“It is estimated that there are less than 1,000 Al Qaeda in Iraq.

“What is happening in Iraq is a civil war. It is Iraqis killing Iraqis and our troops are also targets.

“We are depleting our resources in Iraq. [A couple nights back] the House Appropriations Committee passed the President's supplemental request, providing an additional $67 billion for the continued military operations in Iraq and Afghanistan.

“With this supplemental, Congress will have appropriated nearly $450 billion for the war, running our federal deficit higher and higher while this country had a surplus when George W. Bush took office.”

--Rep. John Murtha, speaking at National Newspaper Association related


Doctors Without Borders’ independent funding

A commitment to quality and independent funding are key to the success of Doctors Without Borders, its U.S. head, Nicolas de Torrente, said during a lecture at Meredith College in Raleigh.

De Torrente is executive director of the U.S. office of Doctors Without Borders, an international humanitarian relief organization whose 2,500 field staff, including doctors and nurses, provides free medical care in about 80 countries worldwide.

The group works to alleviate suffering in locations devastated by crises, including war, famine and natural disasters.

The goal of Doctors Without Borders is to "reach people, whoever they are, without discrimination and to be able to focus efforts on those who need it the most," de Torrente said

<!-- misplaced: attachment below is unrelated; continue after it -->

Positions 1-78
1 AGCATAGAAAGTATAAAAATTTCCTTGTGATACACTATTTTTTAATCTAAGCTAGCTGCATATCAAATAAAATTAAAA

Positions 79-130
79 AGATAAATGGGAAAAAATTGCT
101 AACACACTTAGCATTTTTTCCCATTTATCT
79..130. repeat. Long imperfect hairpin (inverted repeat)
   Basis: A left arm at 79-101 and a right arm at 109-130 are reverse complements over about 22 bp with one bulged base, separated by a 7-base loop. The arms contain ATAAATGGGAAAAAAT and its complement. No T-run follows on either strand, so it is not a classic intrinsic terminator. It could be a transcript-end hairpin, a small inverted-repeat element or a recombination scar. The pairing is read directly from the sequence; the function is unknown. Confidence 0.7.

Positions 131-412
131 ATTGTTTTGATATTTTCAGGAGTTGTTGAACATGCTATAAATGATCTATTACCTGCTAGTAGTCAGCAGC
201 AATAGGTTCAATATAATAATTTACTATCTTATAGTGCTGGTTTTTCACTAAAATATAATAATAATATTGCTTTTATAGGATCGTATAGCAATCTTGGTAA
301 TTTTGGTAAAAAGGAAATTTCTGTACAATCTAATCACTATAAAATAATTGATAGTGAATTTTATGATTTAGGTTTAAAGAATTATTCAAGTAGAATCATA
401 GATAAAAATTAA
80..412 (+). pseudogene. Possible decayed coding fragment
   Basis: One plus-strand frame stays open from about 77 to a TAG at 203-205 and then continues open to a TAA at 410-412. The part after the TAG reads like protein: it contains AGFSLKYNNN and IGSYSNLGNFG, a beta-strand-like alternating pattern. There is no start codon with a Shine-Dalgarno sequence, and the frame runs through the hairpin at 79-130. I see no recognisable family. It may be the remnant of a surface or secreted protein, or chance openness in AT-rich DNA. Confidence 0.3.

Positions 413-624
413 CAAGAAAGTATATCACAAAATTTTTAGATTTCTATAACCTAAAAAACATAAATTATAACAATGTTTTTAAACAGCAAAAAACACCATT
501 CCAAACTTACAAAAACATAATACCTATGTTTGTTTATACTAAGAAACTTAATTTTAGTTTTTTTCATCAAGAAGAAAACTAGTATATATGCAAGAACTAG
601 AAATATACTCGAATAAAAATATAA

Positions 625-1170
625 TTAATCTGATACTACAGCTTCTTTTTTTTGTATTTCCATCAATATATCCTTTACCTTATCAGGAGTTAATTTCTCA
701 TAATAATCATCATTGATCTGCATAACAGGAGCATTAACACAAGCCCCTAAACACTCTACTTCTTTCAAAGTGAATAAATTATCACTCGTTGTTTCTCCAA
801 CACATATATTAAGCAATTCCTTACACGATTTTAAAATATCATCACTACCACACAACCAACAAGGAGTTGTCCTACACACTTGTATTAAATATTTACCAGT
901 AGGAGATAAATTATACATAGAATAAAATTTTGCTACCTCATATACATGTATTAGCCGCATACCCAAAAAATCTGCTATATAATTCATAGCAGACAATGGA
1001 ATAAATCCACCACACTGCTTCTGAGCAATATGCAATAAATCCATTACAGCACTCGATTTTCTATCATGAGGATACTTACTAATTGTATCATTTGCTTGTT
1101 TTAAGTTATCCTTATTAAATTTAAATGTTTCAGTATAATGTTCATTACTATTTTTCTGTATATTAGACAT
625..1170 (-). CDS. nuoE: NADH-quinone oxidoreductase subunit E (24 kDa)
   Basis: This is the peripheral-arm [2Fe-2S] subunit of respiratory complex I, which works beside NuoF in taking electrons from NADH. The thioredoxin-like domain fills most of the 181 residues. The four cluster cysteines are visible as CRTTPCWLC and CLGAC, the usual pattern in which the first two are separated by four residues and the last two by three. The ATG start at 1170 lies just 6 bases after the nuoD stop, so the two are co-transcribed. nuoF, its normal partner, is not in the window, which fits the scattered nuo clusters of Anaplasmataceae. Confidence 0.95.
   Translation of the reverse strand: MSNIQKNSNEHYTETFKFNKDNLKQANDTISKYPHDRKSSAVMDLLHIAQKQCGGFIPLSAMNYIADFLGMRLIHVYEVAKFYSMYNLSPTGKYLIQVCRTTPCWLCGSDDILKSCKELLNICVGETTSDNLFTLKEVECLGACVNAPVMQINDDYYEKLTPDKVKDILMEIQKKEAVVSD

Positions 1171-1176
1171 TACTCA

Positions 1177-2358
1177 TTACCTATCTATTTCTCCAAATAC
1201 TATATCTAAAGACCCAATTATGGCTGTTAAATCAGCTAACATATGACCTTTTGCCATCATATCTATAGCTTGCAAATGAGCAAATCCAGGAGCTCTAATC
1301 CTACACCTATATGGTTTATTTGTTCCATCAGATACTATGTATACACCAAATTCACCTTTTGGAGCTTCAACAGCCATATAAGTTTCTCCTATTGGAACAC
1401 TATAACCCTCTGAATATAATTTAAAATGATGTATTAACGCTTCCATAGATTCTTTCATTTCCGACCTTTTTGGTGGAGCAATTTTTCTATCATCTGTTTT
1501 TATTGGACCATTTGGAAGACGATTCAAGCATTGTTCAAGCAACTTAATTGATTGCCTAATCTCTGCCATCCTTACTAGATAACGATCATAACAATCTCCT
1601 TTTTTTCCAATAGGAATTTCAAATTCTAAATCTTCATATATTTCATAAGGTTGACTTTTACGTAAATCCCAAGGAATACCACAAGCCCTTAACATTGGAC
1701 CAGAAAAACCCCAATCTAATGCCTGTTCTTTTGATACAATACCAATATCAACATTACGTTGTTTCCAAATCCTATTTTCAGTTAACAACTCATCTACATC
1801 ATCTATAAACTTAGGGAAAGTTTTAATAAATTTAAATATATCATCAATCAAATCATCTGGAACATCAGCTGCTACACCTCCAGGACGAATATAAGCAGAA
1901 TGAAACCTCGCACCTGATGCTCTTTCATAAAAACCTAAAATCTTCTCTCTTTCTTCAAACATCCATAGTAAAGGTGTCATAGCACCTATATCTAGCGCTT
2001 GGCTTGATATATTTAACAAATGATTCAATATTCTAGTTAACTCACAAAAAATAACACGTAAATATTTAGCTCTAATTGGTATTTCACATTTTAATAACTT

To do that well, he said, the group relies on private funding.

"We've developed an independent funding base so we can focus on areas of biggest need with the most flexibility possible," he said. "We can't be reliant on government funding, or we can't do this."

[From an article by Ret Boney, Philanthropy Journal]


Literacy Dilemma in the English-speaking world

English is a global language, spoken by at least 1.3 billion people. And some also read English. But how well?

Amazingly, Bob C. Cleckler, claims from his research that there are more than 90 million functional illiterates in the U.S. alone, which amounts to a shocking 47% or more of U.S. adults.

Furthermore, the worldwide solution application as proposed by the author of Let's End Our Literacy Crisis
(1) has been recommended for more than two centuries by dozens of scholars.
(2) has been implemented in several nations smaller and larger than the U.S.,in both advanced and developing nations;
(3) has been proven effective by the founder of Laubach Literacy International (who taught adult illiterates in 300 languages, 98% of which--295 languages, his students became fluent readers of in less than three months)
(4) all reasonable objections to this approach have been debunked by Thomas Lounsbury, LL.D., L.H.D., emeritus professor of English, Yale University



Amnesty International Ambassadors of Conscience

Bono and the other members of the U2 rock band were named Amnesty International Ambassadors of Conscience for 2005 in Santiago, Chile, receiving praise for their efforts to bring worldwide attention to human rights abuses and promote the Universal Declaration of Human Rights, The Sunday Business Post reported.